Kjotsupa- Icelandic Lamb Soup
As my husband and I touched down in Iceland we were greeted by the all-consuming darkness and biting cold wind. The hope of seeing the northern lights burned within us and made the cold seem non-existent. As night fell after a day of exploring Reykjavik, we suited up to drive out into the deep night to chase the northern lights. Our gracious guide drove us for hours upon hours but the fog and clouds never allowed the lights to peek out.
On Day 3 as the icy rain poured down on us, the fog got heavier; the ride in our monster truck jeep became more dismal by the minute. As we drove around the south coast, we managed to visit the impressive waterfalls but could not walk on the glacier. Finally, we took a break stopping at a local lunch spot. As I entered I was greeted by a cafeteria-style dining room. Not just any old “mess” hall, but one with floor to ceiling windows that made it seem as though you were sitting amongst the snow covered mountains. I ordered an obligatory cup of hot chocolate in hopes of starting to thaw out.
Staring at the menu, I was drawn to the Icelandic “Meat Soup.” Upon ordering, our guide mentioned that Icelandic “Meat Soup” was his favorite meal. He explained his grandmother used to make it for him all time and I jumped at the chance to continue the conversation by asking him many questions on how she made it. I began to warm up just watching this large burly man turn into a child as he explained, with a wistful smile, his memories of his grandmothers cooking. Our conversation was interrupted by the arrival of our soup.
Appearing through the steam was the sight of hearty potatoes, carrots, and lamb in a clear broth. Soon enough, the icy disappointment of our weather tribulations began to melt away as I began to understand that one good meal could change the tone of a trip. That night, the clouds started clearing and we took a chance by going out and again chasing the elusive lights. Fortunately, this time we were successful. For me, the brightest lights were not seen in the sky, but rather on my plate.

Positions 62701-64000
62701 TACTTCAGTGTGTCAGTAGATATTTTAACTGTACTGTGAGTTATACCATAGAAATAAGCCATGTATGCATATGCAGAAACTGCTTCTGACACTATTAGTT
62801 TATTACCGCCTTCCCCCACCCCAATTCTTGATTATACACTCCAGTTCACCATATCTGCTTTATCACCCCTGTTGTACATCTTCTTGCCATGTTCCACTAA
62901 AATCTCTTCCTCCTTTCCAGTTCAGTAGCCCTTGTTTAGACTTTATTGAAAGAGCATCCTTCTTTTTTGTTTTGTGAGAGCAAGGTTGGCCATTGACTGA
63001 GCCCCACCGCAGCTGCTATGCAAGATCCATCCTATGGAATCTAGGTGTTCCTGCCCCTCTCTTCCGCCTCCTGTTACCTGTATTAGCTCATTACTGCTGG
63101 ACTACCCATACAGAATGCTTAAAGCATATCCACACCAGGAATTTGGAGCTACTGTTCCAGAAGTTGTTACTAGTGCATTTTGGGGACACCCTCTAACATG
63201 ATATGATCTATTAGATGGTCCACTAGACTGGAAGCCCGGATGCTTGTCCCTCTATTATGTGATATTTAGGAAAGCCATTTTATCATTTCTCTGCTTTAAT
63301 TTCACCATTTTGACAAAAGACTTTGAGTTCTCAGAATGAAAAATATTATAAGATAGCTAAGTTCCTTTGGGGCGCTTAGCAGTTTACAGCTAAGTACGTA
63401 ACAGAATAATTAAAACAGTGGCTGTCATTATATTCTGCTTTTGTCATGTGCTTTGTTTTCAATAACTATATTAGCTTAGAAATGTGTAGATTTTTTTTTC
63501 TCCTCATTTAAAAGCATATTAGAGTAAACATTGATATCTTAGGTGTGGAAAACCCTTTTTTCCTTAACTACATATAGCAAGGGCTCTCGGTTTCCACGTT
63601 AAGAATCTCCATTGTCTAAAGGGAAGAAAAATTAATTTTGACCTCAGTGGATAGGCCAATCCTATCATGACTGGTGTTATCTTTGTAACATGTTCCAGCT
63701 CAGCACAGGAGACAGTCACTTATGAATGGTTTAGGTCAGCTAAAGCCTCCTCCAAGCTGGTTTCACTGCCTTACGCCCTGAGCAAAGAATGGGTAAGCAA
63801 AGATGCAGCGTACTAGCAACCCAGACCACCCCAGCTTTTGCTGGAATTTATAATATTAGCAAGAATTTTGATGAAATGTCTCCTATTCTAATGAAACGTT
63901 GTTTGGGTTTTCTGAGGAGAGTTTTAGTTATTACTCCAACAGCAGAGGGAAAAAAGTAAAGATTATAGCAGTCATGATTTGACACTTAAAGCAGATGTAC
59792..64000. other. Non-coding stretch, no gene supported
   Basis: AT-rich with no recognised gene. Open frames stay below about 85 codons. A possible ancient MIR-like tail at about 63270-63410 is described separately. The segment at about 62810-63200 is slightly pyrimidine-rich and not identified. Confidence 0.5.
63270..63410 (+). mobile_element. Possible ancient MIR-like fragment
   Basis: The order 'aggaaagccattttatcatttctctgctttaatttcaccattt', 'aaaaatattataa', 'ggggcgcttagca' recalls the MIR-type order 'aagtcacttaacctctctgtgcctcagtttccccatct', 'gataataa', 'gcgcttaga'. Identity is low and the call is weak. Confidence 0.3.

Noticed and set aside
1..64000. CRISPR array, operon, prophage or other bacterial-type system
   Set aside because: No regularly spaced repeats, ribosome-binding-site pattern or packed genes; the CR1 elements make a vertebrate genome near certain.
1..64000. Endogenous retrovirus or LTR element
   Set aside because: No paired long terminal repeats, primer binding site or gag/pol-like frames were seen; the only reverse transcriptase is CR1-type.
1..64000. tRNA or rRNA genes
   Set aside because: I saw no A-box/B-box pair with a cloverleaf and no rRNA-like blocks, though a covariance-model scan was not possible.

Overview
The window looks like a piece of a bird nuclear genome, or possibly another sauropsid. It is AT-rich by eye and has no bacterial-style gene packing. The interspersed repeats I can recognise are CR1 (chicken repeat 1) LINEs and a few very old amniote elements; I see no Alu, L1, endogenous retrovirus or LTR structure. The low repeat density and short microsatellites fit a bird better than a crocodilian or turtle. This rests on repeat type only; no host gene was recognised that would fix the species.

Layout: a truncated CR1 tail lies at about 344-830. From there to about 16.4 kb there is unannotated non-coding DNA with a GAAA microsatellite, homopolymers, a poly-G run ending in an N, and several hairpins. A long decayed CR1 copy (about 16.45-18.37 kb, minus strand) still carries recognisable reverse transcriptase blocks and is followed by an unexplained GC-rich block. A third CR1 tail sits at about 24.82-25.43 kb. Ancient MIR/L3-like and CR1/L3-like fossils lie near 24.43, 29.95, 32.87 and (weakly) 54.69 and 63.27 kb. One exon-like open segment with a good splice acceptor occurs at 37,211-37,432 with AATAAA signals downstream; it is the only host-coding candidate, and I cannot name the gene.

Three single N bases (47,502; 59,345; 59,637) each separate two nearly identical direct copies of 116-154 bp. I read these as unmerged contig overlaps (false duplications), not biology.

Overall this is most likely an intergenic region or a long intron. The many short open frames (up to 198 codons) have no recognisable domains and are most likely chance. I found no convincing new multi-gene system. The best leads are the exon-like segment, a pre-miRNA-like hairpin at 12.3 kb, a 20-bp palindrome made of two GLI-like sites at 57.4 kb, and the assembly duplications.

Kjotsupa - Icelandic Lamb Soup
2 Tbsp olive oil
3 lbs lamb shoulder, chop
1 medium white onion chopped
1 Tbsp garlic, finely chopped
3 white potatoes, scrubbed, peeled, and chopped into 1/2 inch pieces
3 carrots, peeled and chopped into 1/2 inch pieces
2 rutabagas, chopped into uniform pieces
6 c water (plus 1-2 more to supplement later in the recipe)
1/3 c white wine
1 Tbsp fresh rosemary
1/2 Tbsp dried oregano
1/2 Tbsp thyme
In a large dutch oven (ceramic), heat olive oil over medium-high heat. Season the lamb shoulder pieces with salt and pepper.
Add the lamb shoulder to the pot and brown on both sides. Remove from the pot and reserve.
Lower the heat and add in the garlic. Let it saute for about 2 minutes, then add your chopped onion along with the rosemary, oregano, and thyme. Let that saute together for about 5 minutes, until the onion starts to get soft.
Deglaze the pot with the white wine. The wine may sizzle as it hits the pot which is what you want! Use this opportunity to scrape up any brown bits from the bottom of the pot. Let it simmer together for about 5-7 minutes.
Add the lamb back to the pot. Pour in the 6 cups of water, making sure it covers everything. With the stove on a medium heat, let it simmer with the lid on for 45 minutes.
After 45 minutes skim the fat off the top. You may be able to see a "Film" has formed over parts of the soup, that is what you want to scoop up with a spoon!
Let it simmer about 45 minutes more, until the lamb is tender, falling off the bone. Remove the lamb from the pot and cut it away from the bone (discard). Pull/cut the lamb into small pieces, try to discard any fat and reserve.
To the simmering broth, add the root vegetables. Season the broth with a teaspoon each of salt and pepper, along with half of the parsley. Add some more water to the soup at this stage if you feel the vegetables need to be covered. Do not add in any more than 2 cups.
Cook for another 15 minutes until the vegetables are tender. Then add back in the lamb meat to warm through. Taste the soup to adjust seasonings.
Serve and garnish with the remaining parsley.
If you can, let the soup sit overnight to develop the flavors.